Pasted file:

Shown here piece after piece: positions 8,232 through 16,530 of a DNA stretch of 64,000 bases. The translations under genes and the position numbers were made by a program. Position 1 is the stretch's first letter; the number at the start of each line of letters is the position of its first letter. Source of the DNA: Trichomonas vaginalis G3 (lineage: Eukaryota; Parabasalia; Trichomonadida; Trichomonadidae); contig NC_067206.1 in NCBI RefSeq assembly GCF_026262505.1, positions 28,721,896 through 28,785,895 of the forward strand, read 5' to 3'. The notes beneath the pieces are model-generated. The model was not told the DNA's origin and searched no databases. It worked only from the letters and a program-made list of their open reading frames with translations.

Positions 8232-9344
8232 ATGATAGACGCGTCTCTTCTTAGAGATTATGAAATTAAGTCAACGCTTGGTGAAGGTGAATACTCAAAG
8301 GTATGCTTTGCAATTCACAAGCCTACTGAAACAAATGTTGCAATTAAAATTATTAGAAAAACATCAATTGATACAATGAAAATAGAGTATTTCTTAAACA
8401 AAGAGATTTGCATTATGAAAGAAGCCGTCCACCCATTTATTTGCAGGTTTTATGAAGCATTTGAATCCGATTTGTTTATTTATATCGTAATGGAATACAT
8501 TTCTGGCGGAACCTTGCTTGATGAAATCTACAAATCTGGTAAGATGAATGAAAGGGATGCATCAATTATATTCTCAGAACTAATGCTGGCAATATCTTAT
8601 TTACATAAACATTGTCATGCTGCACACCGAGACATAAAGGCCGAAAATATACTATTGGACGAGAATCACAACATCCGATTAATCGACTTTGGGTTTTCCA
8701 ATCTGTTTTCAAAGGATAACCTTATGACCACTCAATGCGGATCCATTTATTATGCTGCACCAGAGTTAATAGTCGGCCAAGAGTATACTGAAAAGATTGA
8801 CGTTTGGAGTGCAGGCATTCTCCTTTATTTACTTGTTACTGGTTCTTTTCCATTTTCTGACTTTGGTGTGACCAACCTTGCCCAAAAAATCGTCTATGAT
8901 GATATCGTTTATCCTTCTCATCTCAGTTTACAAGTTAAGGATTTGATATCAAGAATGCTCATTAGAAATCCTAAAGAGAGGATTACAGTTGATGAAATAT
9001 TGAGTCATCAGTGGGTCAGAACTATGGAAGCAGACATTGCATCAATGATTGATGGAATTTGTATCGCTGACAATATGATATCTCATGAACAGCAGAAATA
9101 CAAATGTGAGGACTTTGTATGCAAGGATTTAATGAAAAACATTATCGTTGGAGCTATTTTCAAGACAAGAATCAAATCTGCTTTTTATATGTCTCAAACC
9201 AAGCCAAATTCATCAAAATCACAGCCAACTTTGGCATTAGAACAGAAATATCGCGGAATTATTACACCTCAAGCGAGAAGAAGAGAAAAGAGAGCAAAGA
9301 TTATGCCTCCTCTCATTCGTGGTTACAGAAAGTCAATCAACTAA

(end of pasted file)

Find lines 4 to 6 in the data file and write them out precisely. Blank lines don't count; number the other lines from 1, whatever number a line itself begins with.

8301 GTATGCTTTGCAATTCACAAGCCTACTGAAACAAATGTTGCAATTAAAATTATTAGAAAAACATCAATTGATACAATGAAAATAGAGTATTTCTTAAACA
8401 AAGAGATTTGCATTATGAAAGAAGCCGTCCACCCATTTATTTGCAGGTTTTATGAAGCATTTGAATCCGATTTGTTTATTTATATCGTAATGGAATACAT
8501 TTCTGGCGGAACCTTGCTTGATGAAATCTACAAATCTGGTAAGATGAATGAAAGGGATGCATCAATTATATTCTCAGAACTAATGCTGGCAATATCTTAT